The fouling values observed for the assays with the UF membrane were higher than the ones with the MF (Table 8). The increase in the transmembrane pressure also resulted in an increase of the fouling values for both membranes. In fact, the filtration of the wastewater containing material in suspension causes its decomposition on the surface of the membrane, which implies in higher values for the flux decline [58, 59].

These results support the ones obtained by Peter-Varbanets et al. [60] when treating river water with the UF membrane (0.04, 0.15, 0.25, and 0.50 bar). The authors observed an increase in the fouling values with the increment of the operating pressure.

The pH of the permeate samples presented a variation between 0.2 and 0.5 when compared to the feeding pH values (6.4). A similar behavior was obtained by Ciabattia et al. [8] when treating laundry wastewater by UF and using membranes manufactured from polyvinylidene fluoride (PVDF). For these authors, the pH value of the permeate (7.3) was practically unchanged compared to the feeding value (7.2).

The other parameters analyzed in the present study presented a reduction when compared to the feeding values (supernatant from the C/F/S process), confirming the efficiency of the membrane separation process (Table 8) when treating the laundry wastewater. The increase of the operating pressure resulted in a higher removal of the evaluated parameters, with the exception of the TOC and total nitrogen for both membranes and surfactants for the MF membrane.

The color and turbidity parameters were the ones that presented the highest removal efficiencies (between 88 and 98%), even when applying the lowest pressure (0.6 bar) for the MF and UF membranes. The treated color can be further improved using nanofiltration [61].

The performance of the membranes regarding the removal of COD increased with the filtration pressure, obtaining the maximum values of 77% for the MF and 92% for the UF (Table 8). Regarding the laundry wastewater treatment performed by Manouchehri and Kargari [10] and applying the MF acrylic membrane (Plexiglass™), removal between 73.4 and 89.8% of COD was obtained within a pressure range of 0.2 to 1.5 bar. The authors verified the highest removal (89.8%, CODinitial = 2538 mg O2 L−1) with the operating pressure of 0.5 bar.

The TOC parameter presented removal between 37.2 and 56.6% using the MF and UF membranes at the tested pressures (Table 8). In the study conducted by Guilbaud et al. [9], treating a laundry wastewater on board a ship (with clothes, tablecloths, bath towels, napkins, etc.), the removal of TOC was 98% (TOCinitial: 503 mg·C·L−1; TOCpermeate: 10 mg·C·L−1) using only the nanofiltration (NF) process at the pressure of 35 bar. Nevertheless, it should be considered that the NF process is more restrictive regarding the transfer of the components present in the wastewater and demands more energy in order to operate. Therefore, the TOC values for the permeate (≈23 mg·C·L−1) obtained with the MF and UF membranes after the C/F/S process demonstrated to be satisfactory considering the characteristics of the laundry wastewater evaluated and the energy costs.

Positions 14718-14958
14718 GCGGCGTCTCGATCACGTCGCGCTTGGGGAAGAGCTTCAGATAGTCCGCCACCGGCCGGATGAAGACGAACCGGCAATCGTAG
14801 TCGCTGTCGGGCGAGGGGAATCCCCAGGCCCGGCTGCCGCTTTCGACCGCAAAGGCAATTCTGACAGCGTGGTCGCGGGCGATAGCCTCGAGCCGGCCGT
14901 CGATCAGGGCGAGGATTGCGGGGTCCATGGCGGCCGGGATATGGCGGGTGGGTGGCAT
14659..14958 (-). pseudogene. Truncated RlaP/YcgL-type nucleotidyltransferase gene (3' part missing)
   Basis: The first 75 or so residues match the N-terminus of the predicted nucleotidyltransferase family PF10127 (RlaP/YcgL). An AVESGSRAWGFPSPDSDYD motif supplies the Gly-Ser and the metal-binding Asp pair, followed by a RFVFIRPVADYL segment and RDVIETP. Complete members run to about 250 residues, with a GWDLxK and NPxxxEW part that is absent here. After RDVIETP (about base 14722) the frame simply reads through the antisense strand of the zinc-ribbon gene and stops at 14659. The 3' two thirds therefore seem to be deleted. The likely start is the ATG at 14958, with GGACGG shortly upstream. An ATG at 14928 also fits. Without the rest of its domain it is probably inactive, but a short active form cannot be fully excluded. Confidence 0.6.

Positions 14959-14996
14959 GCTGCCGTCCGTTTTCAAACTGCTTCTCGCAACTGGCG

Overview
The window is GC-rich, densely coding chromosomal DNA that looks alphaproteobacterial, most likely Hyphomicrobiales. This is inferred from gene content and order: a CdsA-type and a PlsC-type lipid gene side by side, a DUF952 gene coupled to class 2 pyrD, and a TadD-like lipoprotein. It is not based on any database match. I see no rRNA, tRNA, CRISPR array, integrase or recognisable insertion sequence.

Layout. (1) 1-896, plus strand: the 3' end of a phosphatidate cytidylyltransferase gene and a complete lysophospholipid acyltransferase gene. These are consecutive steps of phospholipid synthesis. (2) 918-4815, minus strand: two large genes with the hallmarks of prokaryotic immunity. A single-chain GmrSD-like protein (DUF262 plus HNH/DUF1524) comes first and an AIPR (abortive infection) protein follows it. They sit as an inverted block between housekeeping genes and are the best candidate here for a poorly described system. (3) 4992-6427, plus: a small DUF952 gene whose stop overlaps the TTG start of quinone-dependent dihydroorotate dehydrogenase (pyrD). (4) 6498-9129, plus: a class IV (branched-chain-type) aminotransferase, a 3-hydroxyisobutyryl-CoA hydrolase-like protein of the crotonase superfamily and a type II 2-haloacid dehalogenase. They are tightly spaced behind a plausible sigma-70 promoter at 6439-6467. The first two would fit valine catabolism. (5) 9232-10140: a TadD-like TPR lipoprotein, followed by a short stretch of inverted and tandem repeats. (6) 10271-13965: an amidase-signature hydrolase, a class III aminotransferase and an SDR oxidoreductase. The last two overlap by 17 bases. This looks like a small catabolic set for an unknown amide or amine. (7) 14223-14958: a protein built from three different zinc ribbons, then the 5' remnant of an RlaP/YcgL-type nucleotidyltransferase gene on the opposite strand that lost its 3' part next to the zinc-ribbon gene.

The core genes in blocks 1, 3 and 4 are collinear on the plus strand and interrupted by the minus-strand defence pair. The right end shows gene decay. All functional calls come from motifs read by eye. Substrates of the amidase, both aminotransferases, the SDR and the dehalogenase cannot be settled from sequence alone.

The removal efficiencies of total nitrogen (Table 8) after the treatment steps were similar comparing the same pressures between the MF and UF membranes. The maximum total nitrogen removal regarding the feeding concentration (6.9 mg·L−1) was 45.5% for the MF and 43.5% for the UF at 1.0 bar. In the research work of Šostar-Turk et al. [7], also treating laundry wastewater samples, the authors obtained a removal of 98.9% for total nitrogen (Cinitial = 2.75 mg·L−1) using a ceramic UF membrane with a cut diameter between 20 and 400 kDa with pressures from 3 to 5 bar. In a different way, in this research work, the UF membrane utilized was the polymeric one (polyethersulfone) with a cut diameter of 50 kDa and a more reduced operating pressure (1.0 bar). Along with the wastewater characteristics, these conditions influenced the performance of the process.

The membrane separation step presented the maximum removal of surfactants (Table 8) at the pressure of 1.0 bar for the MF membrane (9.5 for 8.65 mg·L−1; 8.9%) and 1.4 bar for the UF (9.5 for 6.07 mg·L−1; 36.1%). This value was close to the removal of surfactants obtained by Šostar-Turk et al. [7] utilizing the UF (10.06 for 7.02 mg·L−1).

The TDS value (431 mg·L−1) reduced with the increase of the operating pressure for the MF and UF membranes (Table 8), reaching removal of, approximately, 50% at 1.4 bar. Manouchehri and Kargari [10] also evaluated the TDS reduction for the laundry wastewater treatment applying MF and obtained 25.2% of removal at the pressure of 1.0 bar. The value of this parameter (TDS) is relevant since it provides the quantity of organic and inorganic substances in the wastewater in the form of suspensions even after the treatments [62].